Douglas County voters will continue to rely on paper ballots to elect their leaders, county commissioners tentatively decided today.
Douglas County Clerk Jamie Shew recommended that commissioners purchase new vote counting equipment to be in place by next August's election to meet federal requirements that are part of the Help America Vote Act. But Shew said he could not recommend a system that would solely rely on touchscreen voting and produce only electronic results.
Instead, voters will continue to mark paper ballots with a pencil like they have for years. But instead of all the ballots being scanned at the County Courthouse, there will be scanners at each polling place. Voters will place the ballot in the scanner. The scanner will alert voters if they mismarked a ballot - such as voting for two people for one position - and allow them to cast a second chance ballot. The system also includes special machines that will allow people with disabilities to vote without assistance from a poll worker.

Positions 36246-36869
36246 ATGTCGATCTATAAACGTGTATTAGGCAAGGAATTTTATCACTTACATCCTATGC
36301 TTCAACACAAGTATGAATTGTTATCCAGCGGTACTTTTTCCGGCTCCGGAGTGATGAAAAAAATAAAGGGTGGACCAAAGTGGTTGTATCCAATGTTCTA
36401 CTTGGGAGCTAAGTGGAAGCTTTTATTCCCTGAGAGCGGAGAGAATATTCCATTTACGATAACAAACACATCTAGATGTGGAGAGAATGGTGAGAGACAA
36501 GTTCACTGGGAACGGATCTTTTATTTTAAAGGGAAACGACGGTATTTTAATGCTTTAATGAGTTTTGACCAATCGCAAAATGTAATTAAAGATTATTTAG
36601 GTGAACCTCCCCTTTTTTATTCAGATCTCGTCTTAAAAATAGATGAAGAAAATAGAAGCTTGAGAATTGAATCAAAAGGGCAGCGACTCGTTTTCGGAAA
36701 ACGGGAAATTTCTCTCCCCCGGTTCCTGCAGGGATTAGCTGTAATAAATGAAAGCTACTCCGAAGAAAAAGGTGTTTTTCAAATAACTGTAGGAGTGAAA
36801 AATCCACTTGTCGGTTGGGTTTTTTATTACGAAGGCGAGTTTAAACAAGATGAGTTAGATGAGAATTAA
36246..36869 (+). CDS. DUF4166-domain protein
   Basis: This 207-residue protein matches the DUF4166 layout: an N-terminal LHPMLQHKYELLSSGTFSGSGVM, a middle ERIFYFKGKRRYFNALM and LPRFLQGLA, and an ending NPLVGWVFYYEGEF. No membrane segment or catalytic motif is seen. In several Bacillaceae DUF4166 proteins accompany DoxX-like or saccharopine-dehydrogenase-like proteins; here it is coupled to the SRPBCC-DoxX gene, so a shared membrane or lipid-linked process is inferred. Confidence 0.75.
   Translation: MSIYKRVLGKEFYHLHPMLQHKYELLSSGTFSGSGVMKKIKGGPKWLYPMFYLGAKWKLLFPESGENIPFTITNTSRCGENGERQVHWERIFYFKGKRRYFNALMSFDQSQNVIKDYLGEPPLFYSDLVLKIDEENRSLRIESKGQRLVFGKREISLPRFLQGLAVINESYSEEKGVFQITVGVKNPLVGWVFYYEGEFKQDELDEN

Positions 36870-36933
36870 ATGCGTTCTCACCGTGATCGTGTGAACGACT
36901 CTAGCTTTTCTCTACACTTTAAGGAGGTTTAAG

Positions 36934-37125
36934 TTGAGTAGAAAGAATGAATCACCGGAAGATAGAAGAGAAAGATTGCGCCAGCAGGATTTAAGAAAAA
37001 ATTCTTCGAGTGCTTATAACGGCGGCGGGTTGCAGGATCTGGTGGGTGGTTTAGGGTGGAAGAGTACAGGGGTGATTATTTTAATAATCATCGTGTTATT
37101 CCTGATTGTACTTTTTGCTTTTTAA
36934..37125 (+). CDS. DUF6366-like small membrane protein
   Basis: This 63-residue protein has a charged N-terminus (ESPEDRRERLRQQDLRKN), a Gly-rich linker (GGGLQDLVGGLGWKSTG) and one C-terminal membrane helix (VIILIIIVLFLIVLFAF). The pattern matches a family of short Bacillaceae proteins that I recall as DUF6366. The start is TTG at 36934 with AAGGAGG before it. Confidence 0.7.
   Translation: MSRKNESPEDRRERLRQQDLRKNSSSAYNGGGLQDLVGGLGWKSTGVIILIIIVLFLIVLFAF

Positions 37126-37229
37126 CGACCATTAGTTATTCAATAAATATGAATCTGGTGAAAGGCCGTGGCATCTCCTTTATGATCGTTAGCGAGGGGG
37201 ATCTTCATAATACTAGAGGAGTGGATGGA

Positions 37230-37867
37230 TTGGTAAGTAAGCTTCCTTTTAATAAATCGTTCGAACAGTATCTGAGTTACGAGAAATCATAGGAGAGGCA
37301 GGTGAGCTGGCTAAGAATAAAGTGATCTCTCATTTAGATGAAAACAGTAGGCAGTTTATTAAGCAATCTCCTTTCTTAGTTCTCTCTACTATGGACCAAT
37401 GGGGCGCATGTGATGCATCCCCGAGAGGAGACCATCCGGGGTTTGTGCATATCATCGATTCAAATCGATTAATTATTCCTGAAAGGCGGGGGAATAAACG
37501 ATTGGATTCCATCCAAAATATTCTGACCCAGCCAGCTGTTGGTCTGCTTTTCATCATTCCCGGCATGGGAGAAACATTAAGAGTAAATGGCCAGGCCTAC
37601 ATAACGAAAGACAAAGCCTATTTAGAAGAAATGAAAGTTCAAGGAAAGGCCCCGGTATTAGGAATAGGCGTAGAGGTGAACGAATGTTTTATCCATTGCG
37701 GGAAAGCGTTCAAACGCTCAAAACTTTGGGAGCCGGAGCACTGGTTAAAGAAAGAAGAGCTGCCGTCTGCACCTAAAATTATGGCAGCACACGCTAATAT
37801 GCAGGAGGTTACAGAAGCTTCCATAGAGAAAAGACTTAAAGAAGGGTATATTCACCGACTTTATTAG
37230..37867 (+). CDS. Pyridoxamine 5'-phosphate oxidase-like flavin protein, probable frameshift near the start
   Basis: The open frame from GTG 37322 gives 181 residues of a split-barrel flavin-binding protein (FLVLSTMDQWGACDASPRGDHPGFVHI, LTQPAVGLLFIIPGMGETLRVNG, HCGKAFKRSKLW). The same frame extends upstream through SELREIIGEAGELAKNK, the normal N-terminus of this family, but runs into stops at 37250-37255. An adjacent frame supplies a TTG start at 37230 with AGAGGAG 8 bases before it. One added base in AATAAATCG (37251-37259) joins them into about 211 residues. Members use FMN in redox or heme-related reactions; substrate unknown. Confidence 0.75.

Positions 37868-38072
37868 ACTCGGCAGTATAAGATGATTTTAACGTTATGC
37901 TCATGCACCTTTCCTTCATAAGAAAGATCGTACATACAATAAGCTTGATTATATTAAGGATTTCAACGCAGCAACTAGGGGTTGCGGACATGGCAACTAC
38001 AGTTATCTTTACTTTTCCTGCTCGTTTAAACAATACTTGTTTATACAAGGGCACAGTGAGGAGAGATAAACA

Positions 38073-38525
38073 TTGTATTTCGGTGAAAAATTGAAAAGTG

Commissioners are scheduled to give final approval to the system at their Wednesday evening meeting. The system will cost $855,514. The state, through federal funding, is providing $460,000. The county over the past several years has created a reserve fund that has accumulated enough money to cover the remaining costs.